While the United States doesn’t have a universal health coverage plan, it does provide certain qualifying citizens with Medicaid, a health care plan for low income individuals and their families as well as people with certain kinds of disabilities.
Medicaid is jointly funded by the state and federal governments even though it is managed each state manages its own allocation of funds. Here is how this works: Each state coordinates its own Medicaid program while the federal Centers for Medicare and Medicaid Services (CMS) oversees the state program and establishes requirements and eligibility standards for the delivery of health care services, the quality of those services as well as its funding.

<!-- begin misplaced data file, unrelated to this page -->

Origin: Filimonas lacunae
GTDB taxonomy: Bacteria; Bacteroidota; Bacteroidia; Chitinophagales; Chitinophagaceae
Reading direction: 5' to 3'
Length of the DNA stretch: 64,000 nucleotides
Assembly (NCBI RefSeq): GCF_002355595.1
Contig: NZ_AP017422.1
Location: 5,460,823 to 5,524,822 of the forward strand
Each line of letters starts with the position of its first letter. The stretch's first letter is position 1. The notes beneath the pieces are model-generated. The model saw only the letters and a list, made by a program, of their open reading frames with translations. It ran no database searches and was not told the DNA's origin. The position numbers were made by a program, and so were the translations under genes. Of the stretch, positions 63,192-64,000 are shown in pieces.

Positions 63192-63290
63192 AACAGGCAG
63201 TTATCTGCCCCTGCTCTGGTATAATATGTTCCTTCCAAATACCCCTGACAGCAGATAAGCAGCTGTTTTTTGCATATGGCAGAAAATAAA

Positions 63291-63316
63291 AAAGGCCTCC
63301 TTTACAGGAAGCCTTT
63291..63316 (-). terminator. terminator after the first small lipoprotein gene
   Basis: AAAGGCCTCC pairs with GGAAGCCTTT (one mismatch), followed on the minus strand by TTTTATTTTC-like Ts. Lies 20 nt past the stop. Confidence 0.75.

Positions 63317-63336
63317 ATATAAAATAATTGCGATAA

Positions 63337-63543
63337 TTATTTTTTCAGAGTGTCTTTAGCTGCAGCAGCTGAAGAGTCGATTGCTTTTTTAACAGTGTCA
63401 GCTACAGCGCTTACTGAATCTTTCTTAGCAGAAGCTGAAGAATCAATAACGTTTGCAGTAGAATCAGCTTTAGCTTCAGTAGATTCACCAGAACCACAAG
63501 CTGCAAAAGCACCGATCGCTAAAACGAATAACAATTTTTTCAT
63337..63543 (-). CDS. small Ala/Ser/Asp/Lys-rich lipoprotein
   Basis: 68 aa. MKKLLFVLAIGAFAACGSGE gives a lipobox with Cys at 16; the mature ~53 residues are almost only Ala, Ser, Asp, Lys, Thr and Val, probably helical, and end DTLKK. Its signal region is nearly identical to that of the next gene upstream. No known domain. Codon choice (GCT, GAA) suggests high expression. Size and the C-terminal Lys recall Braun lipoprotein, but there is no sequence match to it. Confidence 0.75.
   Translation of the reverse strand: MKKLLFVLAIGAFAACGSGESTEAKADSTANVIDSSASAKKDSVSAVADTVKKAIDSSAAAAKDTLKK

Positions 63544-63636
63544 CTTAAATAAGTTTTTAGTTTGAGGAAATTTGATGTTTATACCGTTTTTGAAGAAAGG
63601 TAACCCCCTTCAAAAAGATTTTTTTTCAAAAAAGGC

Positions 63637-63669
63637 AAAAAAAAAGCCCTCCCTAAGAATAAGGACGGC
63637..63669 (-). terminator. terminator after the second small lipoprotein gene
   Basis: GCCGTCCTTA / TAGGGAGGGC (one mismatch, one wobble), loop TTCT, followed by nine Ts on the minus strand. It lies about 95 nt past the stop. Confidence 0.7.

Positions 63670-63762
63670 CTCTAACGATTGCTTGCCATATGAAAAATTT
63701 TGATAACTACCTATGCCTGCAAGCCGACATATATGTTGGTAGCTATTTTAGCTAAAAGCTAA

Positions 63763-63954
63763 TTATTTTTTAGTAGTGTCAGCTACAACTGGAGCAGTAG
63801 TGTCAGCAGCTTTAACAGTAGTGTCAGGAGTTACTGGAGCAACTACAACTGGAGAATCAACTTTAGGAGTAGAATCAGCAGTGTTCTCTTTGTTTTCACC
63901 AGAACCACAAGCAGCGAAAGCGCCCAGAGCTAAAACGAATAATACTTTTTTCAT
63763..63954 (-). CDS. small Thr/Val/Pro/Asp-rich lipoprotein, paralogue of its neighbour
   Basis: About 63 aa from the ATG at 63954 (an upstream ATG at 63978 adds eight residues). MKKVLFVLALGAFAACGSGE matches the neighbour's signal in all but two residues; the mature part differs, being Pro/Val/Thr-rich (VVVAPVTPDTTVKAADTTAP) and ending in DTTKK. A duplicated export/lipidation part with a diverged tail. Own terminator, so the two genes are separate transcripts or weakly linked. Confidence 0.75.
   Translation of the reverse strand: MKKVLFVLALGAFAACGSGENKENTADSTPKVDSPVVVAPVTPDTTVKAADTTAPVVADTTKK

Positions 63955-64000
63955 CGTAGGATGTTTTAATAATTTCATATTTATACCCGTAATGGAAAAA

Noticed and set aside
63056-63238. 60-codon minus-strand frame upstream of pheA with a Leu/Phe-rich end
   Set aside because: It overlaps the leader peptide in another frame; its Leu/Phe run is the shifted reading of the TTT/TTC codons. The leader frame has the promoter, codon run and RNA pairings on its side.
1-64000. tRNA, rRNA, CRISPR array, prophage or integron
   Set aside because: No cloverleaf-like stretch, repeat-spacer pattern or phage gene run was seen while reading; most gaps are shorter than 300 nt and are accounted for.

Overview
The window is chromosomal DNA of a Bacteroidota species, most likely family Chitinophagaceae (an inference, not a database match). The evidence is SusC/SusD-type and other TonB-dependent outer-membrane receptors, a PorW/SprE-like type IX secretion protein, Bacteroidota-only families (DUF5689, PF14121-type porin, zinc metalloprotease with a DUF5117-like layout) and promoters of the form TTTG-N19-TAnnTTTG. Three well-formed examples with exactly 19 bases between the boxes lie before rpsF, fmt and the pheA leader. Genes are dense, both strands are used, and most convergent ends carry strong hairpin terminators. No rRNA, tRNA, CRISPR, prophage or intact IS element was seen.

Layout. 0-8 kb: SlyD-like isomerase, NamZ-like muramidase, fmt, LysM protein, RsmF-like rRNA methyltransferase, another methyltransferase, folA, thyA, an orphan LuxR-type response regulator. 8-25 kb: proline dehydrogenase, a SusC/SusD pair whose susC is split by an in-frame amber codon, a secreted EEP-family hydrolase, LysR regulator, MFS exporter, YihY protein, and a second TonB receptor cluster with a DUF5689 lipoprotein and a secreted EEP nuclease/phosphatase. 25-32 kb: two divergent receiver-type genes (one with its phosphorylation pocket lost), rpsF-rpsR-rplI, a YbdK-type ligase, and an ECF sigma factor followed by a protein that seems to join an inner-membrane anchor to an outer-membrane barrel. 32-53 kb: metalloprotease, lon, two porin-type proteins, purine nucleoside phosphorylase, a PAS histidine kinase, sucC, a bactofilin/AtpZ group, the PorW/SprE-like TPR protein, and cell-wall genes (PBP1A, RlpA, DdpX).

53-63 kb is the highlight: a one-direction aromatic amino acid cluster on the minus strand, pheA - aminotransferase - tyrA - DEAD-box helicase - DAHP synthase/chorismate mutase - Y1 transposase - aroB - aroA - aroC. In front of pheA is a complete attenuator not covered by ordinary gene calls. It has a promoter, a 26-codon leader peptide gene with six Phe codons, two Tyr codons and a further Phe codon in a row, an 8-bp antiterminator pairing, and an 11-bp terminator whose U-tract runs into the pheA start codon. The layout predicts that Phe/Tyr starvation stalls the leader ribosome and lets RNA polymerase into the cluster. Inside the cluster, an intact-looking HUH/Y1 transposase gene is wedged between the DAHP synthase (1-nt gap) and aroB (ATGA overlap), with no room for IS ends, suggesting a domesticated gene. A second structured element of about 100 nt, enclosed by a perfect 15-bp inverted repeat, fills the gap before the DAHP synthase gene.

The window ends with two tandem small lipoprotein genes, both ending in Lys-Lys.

In order to qualify for Medicaid, an individual must meet certain other requirements other than income. Such requirements include assets, age, pregnancy, disability, income and citizenship or immigrant status.
Medicaid was first created in 1965 under the Social Security Amendments of 1965. In 2001, according to CMS, Medicaid provided health care services to more than 46.0 million people throughout the country. Given the recent economic status of the country, enrollees have increased; in 2008 for instance, Medicaid provided health coverage and services to approximately 49 million low-income eligible residents or citizens.
To learn more about your state’s own Medicaid program, contact your state’s government office.